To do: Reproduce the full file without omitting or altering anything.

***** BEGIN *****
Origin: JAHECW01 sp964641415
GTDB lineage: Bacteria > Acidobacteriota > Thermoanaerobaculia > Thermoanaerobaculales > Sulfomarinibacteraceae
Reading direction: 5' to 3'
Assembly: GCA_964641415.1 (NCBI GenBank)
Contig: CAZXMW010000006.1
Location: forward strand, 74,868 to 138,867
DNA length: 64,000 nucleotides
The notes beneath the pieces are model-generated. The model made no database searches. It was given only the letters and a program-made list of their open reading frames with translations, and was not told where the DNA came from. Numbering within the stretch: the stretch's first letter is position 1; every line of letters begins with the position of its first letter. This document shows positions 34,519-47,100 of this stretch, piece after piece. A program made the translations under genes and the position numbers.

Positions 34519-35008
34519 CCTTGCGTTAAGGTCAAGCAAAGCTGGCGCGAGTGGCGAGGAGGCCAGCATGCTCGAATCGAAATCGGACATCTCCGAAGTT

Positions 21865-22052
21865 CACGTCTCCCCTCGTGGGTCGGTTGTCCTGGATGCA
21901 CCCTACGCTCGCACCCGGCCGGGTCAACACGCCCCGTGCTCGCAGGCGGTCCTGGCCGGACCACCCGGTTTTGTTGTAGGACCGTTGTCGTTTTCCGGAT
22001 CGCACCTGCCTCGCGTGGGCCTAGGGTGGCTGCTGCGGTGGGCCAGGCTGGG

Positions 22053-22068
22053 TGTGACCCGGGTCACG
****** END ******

Origin: JAHECW01 sp964641415
GTDB lineage: Bacteria > Acidobacteriota > Thermoanaerobaculia > Thermoanaerobaculales > Sulfomarinibacteraceae
Reading direction: 5' to 3'
Assembly: GCA_964641415.1 (NCBI GenBank)
Contig: CAZXMW010000006.1
Location: forward strand, 74,868 to 138,867
DNA length: 64,000 nucleotides
The notes beneath the pieces are model-generated. The model made no database searches. It was given only the letters and a program-made list of their open reading frames with translations, and was not told where the DNA came from. Numbering within the stretch: the stretch's first letter is position 1; every line of letters begins with the position of its first letter. This document shows positions 34,519-47,100 of this stretch, piece after piece. A program made the translations under genes and the position numbers.

Positions 34519-35008
34519 CCTTGCGTTAAGGTCAAGCAAAGCTGGCGCGAGTGGCGAGGAGGCCAGCATGCTCGAATCGAAATCGGACATCTCCGAAGTT

Positions 21865-22052
21865 CACGTCTCCCCTCGTGGGTCGGTTGTCCTGGATGCA
21901 CCCTACGCTCGCACCCGGCCGGGTCAACACGCCCCGTGCTCGCAGGCGGTCCTGGCCGGACCACCCGGTTTTGTTGTAGGACCGTTGTCGTTTTCCGGAT
22001 CGCACCTGCCTCGCGTGGGCCTAGGGTGGCTGCTGCGGTGGGCCAGGCTGGG

Positions 22053-22068
22053 TGTGACCCGGGTCACG